As Governor Rick Perry begins his presidential campaign, Hispanic voters open to the idea of voting Republican are wondering which Rick Perry will show up.
In Texas, Hispanic voters concerned about immigration issues and undocumented immigrants have witnessed two Perrys: the good Perry who signed the Texas DREAM Act, and the bad Perry who aggressively pursued sanctuary cities legislation.
Somos Republicans, which claims to be the largest Hispanic Republican group in the nation, named Rick Perry the most Hispanic-friendly politician in the nation for 2010. “He stated that Arizona’s harsh, anti-immigrant law wasn’t right for Texas – so we wanted to give praise where praise was due. Remember, he said that during a year where anti-immigrant sentiment reached a fevered pitch,” said DeeDee Garcia Blase, the group’s founder.
Governor Perry has continued to support the Texas DREAM Act, which would allow undocumented immigrants to pay in-state tuition for college, even as he runs for president. “To punish these young Texans for their parents’ actions is not what America has always been about,” he said recently to the New Hampshire Union Leader.
In the past, Perry has also stood up to Tom Tancredo, who wrote an opinion column last week saying that the Texas governor is “not a true conservative” because of his immigration policy. Tancredo also claims that Perry once called him a racist. The animosity between the two is sure to bode well for Perry among immigrant groups.
Perry’s support for these causes has served him well among Hispanic voters – at least for a Republican. “Perry earned, according to their internal polling, about 36% of the Hispanic vote [in the last Texas gubernatorial race]. According to CNN, 38%… the key with the Hispanic vote in Texas is that if you get over 35% of the Hispanic vote, you can be competitive,” said Leslie Sanchez, a Republican consultant and the author of Los Republicanos: Why Republicans and Hispanics Need Each Other.
But fast-forward to this year, and Blase’s immigrant-focused Republican group has determined that Perry is only in the middle of the pack. “We’d give him about a ‘B’,” she said. “He was downgraded to a ‘B’ because he introduced an emergency sanctuary cities bill. People were wondering: ‘what was the emergency?’”
The uncertainty over what Perry will say about immigration in the 2012 campaign is giving Somos Republicans pause. “We are not yet ready to endorse him, because he could take a harsh turn on his stance on immigration before 2012, preventing us from doing that,” said Blase.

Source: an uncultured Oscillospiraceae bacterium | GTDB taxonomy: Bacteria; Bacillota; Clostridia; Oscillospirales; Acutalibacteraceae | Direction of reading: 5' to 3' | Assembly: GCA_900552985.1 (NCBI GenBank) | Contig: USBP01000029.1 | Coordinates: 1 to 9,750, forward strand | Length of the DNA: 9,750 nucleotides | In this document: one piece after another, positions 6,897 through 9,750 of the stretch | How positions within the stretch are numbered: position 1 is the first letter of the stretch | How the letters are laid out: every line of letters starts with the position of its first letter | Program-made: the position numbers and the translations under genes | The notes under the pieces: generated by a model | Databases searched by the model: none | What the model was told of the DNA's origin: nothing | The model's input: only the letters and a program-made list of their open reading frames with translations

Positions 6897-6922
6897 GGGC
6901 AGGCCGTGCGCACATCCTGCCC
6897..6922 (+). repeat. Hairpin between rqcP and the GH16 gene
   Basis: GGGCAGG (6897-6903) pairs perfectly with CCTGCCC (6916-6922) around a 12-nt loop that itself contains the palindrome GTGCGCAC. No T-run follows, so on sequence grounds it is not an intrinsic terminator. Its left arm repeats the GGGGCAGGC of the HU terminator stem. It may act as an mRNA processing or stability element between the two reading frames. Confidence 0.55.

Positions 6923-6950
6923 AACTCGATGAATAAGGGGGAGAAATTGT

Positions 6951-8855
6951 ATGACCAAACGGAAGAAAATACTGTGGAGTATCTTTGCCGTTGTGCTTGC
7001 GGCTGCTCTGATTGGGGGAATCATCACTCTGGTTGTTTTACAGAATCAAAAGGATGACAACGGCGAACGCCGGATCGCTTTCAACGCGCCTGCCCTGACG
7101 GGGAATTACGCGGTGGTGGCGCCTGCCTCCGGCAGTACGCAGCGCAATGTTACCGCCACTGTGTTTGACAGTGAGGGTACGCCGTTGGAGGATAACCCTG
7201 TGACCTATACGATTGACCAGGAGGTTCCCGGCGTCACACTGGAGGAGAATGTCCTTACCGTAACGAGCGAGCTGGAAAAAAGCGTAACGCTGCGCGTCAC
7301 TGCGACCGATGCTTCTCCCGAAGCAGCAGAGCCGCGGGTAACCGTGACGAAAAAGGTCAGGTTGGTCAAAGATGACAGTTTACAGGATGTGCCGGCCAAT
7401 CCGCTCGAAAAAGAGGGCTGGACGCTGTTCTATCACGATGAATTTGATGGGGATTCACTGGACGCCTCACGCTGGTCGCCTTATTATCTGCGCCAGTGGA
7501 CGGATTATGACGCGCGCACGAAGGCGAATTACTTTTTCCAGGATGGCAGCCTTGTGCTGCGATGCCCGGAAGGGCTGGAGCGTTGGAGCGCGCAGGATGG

But going deeper, Leslie Sanchez tells FrumForum that Perry’s appeal to Hispanic voters can – and should – stretch beyond traditional issues of immigration policy.
“There is a lot of fluidity right now in how Hispanic voters are looking over their own political ideology. The [notion] that Hispanic voters are going to be Democratic because they are only thinking of open-borders, amnesty and full citizenship for undocumented immigrants is a false stereotype… like other voters Hispanic voters are concerned about jobs, their families – and they have a real commitment to military service,” she said.
In fact, Sanchez said that there is a growing constituency of Hispanics that would tune into Perry’s message if he were to focus on enforcement. “It’s more complicated – there are increasing numbers of second- and third-generation Hispanic voters that are pro-enforcement and really want to support the idea of legal immigration,” she told FrumForum.
But for Hispanic Republicans who might be closer to the party’s middle on other issues but are staunch advocates for undocumented immigrants, the last few years have been disillusioning.
The Republican Party appears to be trending away from them. Even Florida Senator Marco Rubio, a superstar amongst Hispanic Republicans, has been a disappointment. “Things have gotten bad – when Marco Rubio decided to sponsor Texas Senator Lamar Smith’s national E-Verify system, that was the straw that broke the camel’s back for me,” said Blase.
Perry’s record is one of unclear motives: some of his actions suggest that he is genuinely concerned about the plight of undocumented immigrants in Texas. But he may be driven at least as much by an eagerness to serve Texas employers seeking low-cost labor from these same immigrants. With a presidential campaign less pressed by that imperative, will his tune on immigration change?
In the eyes of immigrant groups, Perry has shown a propensity both for acts worthy of praise and acts that lead to disappointment. As they watch the 2012 presidential campaign unfold, it is still unknown exactly what stance Rick Perry will take.